White House Asks High Court to Hear Amnesty Appeal Before 2016 Election

Susan Walsh/Associated Press

U.S. Solicitor General Donald Verrilli is asking the Supreme Court to deny a request from Texas and 25 other states for a delay before considering whether President Barack Obama’s executive amnesty is illegal. The Court should resolve the case before its term ends in June 2016, Verrilli says.

Led by the state of Texas, 26 states challenged the president’s program allowing 4.3 million illegal aliens to remain in the United States and receive work permits, a program known by the acronym DAPA.

As Breitbart News reported, on Nov. 9 the U.S. Court of Appeals for the Fifth Circuit ruled that Obama’s DAPA program violates both the process required by the Administration Procedure Act (APA) for making federal regulations, as well as the Immigration and Nationality Act (INA). Having invalidated Obama’s actions on statutory grounds, the Court did not reach a conclusion on the states’ third issue in the lawsuit, whether the president’s actions also violated the Constitution’s Take Care Clause.

The administration announced it would seek review in the Supreme Court. On Nov. 20, Verrilli filed a petition for certiorari at the Supreme Court, asking the justices to hear the Justice Department’s appeal of the Fifth Circuit’s decision.

Shortly thereafter, Texas Solicitor General Scott Keller requested the Court to extend to 60 days the normal 30-day window for the states to file a brief opposing Verilli’s petition. Keller explained that his team needed the extension because of numerous upcoming deadlines they must meet. Such extensions are routinely granted.

On Nov. 24, Verrilli filed a letter with the Court opposing the extension. Extending the current deadline by 30 days would push a vote on the cert petition past the normal cutoff for this year’s cases, meaning that the Supreme Court would not hear the case until October 2016, with a decision unlikely before Obama leaves office on Jan. 20, 2017.

“As detailed in the petition, the [Fifth Circuit’s decision] prevents the government from taking any steps to further an immigration policy of exceeding importance to federal law enforcement, … and to millions of families with longstanding and close connections to this country,” Verrilli’s letter reads.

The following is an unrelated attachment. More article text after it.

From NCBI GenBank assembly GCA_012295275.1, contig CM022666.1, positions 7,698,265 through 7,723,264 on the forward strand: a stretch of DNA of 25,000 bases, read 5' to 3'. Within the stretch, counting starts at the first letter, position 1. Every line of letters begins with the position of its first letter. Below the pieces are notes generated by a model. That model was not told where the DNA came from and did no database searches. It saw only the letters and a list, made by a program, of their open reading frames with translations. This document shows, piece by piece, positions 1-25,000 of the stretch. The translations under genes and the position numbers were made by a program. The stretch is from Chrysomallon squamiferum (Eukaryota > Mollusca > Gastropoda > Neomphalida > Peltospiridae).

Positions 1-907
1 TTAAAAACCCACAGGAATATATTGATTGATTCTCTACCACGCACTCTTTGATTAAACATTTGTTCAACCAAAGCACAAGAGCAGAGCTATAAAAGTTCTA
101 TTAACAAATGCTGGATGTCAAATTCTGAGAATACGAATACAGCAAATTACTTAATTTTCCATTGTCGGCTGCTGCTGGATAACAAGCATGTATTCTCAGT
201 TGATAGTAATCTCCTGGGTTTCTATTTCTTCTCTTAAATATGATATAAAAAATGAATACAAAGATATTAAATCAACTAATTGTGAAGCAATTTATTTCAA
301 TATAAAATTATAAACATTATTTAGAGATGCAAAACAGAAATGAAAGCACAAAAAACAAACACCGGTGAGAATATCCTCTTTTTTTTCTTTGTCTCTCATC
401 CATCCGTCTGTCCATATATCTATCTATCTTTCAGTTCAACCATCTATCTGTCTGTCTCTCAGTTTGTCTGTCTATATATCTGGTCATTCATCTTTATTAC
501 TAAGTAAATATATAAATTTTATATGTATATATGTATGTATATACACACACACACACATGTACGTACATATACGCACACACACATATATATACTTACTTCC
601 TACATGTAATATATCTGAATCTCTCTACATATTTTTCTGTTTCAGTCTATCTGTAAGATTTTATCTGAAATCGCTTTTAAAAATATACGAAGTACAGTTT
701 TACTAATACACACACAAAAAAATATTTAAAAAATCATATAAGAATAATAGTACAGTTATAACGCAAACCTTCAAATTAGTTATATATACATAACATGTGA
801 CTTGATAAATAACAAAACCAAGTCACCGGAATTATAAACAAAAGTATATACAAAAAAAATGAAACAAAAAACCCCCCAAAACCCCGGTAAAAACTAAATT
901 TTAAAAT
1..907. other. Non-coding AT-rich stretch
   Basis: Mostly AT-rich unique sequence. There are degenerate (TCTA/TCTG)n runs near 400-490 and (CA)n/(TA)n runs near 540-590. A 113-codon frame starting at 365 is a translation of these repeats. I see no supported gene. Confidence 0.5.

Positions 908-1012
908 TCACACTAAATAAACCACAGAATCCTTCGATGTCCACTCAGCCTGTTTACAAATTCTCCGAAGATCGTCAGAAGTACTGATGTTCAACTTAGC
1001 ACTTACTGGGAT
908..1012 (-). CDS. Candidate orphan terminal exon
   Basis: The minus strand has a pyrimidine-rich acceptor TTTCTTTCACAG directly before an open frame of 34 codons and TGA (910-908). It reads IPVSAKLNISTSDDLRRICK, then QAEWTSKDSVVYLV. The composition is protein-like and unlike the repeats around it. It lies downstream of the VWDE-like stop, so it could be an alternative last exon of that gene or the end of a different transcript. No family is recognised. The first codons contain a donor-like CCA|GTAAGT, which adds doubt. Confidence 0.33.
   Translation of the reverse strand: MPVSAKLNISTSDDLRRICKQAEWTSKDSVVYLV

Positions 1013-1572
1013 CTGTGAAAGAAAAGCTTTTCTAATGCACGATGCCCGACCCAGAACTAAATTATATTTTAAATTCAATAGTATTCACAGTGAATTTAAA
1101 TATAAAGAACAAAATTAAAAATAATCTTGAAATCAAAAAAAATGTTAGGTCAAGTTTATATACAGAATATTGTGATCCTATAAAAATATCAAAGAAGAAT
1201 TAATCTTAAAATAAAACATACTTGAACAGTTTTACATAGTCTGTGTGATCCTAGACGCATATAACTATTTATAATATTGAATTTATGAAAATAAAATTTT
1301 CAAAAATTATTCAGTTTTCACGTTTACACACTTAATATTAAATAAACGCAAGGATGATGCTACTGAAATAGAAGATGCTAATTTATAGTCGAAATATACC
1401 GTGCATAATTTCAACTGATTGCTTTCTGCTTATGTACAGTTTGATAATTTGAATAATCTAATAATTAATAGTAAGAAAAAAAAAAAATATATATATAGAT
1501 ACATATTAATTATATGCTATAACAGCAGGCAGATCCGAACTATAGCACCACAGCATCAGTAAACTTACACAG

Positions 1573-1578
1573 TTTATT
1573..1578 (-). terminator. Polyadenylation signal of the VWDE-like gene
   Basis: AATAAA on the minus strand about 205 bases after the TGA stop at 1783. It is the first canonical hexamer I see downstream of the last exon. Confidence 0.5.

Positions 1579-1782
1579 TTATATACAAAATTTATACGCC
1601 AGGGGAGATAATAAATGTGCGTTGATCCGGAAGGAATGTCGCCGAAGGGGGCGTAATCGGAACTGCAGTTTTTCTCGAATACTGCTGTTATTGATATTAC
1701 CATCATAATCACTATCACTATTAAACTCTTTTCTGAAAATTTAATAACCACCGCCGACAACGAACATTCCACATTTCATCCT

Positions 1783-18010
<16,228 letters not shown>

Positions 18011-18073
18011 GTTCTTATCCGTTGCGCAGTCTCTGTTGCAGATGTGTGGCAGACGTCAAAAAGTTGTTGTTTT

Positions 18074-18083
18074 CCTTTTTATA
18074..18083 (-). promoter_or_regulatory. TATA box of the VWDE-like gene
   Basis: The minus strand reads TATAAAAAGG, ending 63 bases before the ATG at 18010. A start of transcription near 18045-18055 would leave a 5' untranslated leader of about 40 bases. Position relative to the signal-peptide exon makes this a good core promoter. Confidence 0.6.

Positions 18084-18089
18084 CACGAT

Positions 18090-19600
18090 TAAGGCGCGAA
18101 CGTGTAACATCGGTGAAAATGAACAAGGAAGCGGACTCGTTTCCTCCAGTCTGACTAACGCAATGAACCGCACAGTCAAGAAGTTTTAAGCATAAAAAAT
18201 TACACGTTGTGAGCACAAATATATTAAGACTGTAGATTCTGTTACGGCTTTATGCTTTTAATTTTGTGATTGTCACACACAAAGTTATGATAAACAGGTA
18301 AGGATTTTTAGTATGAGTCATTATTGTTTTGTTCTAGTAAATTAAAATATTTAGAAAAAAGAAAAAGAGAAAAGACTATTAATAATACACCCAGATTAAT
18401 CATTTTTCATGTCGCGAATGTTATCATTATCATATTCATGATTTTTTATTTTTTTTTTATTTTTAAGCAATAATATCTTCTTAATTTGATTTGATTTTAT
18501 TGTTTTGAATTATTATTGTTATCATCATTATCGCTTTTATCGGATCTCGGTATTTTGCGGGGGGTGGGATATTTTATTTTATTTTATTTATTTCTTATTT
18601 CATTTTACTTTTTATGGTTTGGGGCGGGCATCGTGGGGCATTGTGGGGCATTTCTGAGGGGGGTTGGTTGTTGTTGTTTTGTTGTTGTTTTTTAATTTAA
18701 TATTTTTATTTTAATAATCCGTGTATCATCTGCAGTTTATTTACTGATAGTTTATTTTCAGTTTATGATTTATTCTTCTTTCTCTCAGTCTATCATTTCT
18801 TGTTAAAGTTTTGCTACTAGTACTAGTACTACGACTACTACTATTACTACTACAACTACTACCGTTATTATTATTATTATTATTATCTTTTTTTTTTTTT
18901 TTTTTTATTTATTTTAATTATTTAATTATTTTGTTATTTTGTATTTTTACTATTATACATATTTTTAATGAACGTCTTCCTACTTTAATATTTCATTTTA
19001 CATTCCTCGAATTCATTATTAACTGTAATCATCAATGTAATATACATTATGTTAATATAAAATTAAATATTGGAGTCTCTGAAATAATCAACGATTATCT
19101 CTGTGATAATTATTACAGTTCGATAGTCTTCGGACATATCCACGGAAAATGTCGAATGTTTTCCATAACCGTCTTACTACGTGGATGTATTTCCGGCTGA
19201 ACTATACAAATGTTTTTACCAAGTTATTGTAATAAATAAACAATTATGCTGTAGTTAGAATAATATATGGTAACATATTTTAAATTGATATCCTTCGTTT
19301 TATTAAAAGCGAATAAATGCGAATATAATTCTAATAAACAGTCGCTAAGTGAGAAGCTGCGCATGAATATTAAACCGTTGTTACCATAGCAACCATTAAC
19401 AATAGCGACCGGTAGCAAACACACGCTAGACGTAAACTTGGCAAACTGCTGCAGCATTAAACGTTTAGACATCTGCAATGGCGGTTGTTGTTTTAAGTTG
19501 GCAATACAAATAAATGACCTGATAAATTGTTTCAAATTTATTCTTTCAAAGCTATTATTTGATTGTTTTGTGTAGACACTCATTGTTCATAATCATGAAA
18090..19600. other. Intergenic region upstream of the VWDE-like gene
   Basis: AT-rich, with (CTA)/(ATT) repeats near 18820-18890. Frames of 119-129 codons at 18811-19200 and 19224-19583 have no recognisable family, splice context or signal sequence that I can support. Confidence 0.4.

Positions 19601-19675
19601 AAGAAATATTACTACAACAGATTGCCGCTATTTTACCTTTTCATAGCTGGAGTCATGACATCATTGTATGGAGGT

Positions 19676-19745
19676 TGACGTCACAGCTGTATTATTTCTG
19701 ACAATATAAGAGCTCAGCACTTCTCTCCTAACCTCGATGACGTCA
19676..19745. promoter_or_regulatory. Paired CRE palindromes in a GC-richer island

He reminded the Court that there are 26 states in this legal challenge against the Obama administration, and argued that if Texas is too busy to meet the normal 30-day deadline, then the other 25 states could help.

Verrilli said the government would agree only to extend the deadline for a few days, to Dec. 29, and that the government would forfeit its right to file any later briefs in reply to the states. This would then guarantee that the justices would have time to vote on the petition at their Jan. 15 conference. If the Court grants review on that date, it would allow just enough time to fully brief the case and hear arguments during the last week of April, which is when the Court’s final cases for this year’s term will be heard.

While all this would normally be inside baseball, it could determine one of the most controversial episodes of Obama’s presidency. Determined to resolve this matter before the 2016 election, Verrilli added that should the “request for a 30-day extension be granted, we anticipate filing a motion for expedition and a May argument session to permit the case to be heard this Term.”

The case is United States v. Texas, No. 15-674.

Ken Klukowski is legal editor for Breitbart News. Follow him on Twitter @kenklukowski.


Please let us know if you're having issues with commenting.